Butler Eagle: LTE: Early Prevention

Butler Eagle: LTE: Early Prevention

Butler Eagle Letter to the Editor: Early prevention
June 4, 2016

We all know that education starts in the home. Parents are the first and foremost teacher of their children. All children should have safe and secure environments with able parents, but we know that’s not always the case.
Homes filled with abuse and neglect put children at increased risk of committing crimes later in life.

As district attorney, my duty is to administer justice to wrongdoers, but I can’t help wonder at times what if their criminal behavior had been prevented in the first place?

Fortunately, the 2016—17 Pennsylvania state budget proposes additional investments in our most vulnerable children and families that are proven to prevent future crime.

Included in the plan is an additional $10 million for voluntary home-visiting programs that help vulnerable parents — often abused and neglected themselves — learn how to better care for their children.

Through these various evidence-based services, trained health care and social work professionals provide guidance that helps parents assure the health, development and education of their babies from the prenatal months to age 5.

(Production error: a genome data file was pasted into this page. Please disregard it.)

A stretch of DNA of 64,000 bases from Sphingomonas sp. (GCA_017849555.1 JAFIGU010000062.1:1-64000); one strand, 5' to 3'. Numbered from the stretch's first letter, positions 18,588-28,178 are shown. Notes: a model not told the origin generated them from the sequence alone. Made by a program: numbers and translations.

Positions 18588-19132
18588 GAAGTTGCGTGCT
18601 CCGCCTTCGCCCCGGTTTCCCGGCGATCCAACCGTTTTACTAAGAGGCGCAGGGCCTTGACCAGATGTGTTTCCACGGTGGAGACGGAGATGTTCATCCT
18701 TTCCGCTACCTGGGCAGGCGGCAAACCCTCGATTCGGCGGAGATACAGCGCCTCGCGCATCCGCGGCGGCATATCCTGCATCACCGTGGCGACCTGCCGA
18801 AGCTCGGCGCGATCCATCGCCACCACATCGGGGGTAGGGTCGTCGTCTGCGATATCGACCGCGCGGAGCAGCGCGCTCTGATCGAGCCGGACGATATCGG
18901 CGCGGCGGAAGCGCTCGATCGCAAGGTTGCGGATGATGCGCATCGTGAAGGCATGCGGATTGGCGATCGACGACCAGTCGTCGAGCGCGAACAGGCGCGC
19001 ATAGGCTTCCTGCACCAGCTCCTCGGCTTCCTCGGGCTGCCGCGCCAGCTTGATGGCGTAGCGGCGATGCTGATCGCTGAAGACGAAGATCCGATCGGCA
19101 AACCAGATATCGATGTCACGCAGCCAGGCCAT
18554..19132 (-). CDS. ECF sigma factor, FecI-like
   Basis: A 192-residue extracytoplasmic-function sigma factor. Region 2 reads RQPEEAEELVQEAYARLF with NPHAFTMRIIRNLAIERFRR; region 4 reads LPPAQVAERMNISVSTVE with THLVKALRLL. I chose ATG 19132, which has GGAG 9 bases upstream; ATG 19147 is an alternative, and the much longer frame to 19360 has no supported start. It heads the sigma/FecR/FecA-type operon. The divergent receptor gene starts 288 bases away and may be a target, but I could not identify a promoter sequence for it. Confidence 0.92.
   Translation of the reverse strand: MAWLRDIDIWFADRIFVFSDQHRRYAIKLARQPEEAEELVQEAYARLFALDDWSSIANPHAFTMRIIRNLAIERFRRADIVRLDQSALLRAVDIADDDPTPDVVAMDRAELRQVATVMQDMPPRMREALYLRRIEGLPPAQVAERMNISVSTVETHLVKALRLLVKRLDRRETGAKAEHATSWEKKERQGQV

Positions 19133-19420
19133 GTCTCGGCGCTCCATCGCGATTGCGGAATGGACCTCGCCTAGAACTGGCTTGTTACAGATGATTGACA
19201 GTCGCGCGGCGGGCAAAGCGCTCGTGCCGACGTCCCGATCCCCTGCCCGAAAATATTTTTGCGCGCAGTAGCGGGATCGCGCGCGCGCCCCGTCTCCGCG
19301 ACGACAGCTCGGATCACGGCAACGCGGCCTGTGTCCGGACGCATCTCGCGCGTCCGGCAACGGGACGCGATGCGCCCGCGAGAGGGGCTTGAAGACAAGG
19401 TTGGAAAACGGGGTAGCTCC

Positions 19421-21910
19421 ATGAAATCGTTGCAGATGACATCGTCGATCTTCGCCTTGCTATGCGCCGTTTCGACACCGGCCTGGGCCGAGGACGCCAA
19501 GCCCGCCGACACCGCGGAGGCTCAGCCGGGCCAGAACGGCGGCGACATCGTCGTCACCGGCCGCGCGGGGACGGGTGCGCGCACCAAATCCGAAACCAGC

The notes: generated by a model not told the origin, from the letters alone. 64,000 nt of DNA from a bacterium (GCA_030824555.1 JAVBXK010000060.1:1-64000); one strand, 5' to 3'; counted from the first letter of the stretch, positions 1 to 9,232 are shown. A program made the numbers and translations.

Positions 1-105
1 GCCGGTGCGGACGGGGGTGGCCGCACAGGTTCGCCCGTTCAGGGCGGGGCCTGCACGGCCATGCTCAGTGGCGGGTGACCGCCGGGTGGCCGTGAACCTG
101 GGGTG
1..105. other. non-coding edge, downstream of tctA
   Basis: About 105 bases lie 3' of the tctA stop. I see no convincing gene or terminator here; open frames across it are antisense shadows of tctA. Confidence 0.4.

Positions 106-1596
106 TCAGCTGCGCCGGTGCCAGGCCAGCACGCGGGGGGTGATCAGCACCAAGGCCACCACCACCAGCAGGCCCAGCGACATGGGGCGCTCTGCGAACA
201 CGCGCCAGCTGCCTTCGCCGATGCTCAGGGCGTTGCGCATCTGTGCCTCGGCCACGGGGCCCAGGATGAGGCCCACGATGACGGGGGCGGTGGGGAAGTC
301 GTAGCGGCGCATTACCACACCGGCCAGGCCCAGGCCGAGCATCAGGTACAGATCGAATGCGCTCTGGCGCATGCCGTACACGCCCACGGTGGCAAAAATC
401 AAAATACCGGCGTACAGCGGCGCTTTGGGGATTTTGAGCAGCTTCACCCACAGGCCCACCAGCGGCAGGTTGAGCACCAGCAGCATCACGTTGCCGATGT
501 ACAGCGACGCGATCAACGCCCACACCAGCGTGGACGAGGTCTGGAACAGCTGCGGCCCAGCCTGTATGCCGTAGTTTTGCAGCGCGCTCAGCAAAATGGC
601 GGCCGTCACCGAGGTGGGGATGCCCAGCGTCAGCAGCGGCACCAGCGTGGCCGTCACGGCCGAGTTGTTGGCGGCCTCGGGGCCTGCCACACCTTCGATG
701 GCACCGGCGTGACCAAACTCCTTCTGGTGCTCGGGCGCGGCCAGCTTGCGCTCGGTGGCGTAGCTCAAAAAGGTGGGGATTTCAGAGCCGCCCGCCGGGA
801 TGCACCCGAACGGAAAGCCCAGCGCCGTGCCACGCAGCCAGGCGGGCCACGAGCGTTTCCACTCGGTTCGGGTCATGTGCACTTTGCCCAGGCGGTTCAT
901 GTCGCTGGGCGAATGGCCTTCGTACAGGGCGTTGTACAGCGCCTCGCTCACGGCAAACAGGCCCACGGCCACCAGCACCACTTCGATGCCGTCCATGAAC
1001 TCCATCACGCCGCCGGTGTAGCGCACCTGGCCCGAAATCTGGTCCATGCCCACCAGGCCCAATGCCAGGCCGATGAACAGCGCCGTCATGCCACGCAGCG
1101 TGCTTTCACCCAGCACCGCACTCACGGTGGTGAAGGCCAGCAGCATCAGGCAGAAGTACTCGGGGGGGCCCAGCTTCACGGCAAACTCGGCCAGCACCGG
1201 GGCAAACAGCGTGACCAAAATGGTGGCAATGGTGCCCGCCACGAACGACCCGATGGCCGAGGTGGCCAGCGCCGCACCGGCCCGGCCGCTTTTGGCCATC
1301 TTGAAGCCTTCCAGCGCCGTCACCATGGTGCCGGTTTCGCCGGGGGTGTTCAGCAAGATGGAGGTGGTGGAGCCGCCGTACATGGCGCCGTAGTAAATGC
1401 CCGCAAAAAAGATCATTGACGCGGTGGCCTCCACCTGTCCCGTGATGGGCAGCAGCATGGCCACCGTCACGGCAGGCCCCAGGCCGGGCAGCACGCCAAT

The results include reduced instances of child abuse and neglect, safe and stable homes, increased self-sufficiency, and improved school readiness for the children.

One program has demonstrated reduced maternal incarceration and lower juvenile crime rates when the children are older.

The Legislature is also considering a $90 million proposal to expand access to high-quality pre-kindergarten programs to an additional 7.400 eligible children.

Decades of research are clear that at-risk children who receive high quality pre-K are more likely to succeed in school and steer clear of juvenile delinquency and crime. Expanding access to pre-K must also be accompanied by continued progress on implementing early learning workforce development practices through the Keystone STARS quality improvement initiative.

These investments will help more children grow up to be good neighbors and good citizens — and ultimately reduce taxpayer expense. I urge our legislators to support these investments in next year’s state budget.
Richard A. Goldinger
District Attorney of Butler County

See the letter to the editor here.

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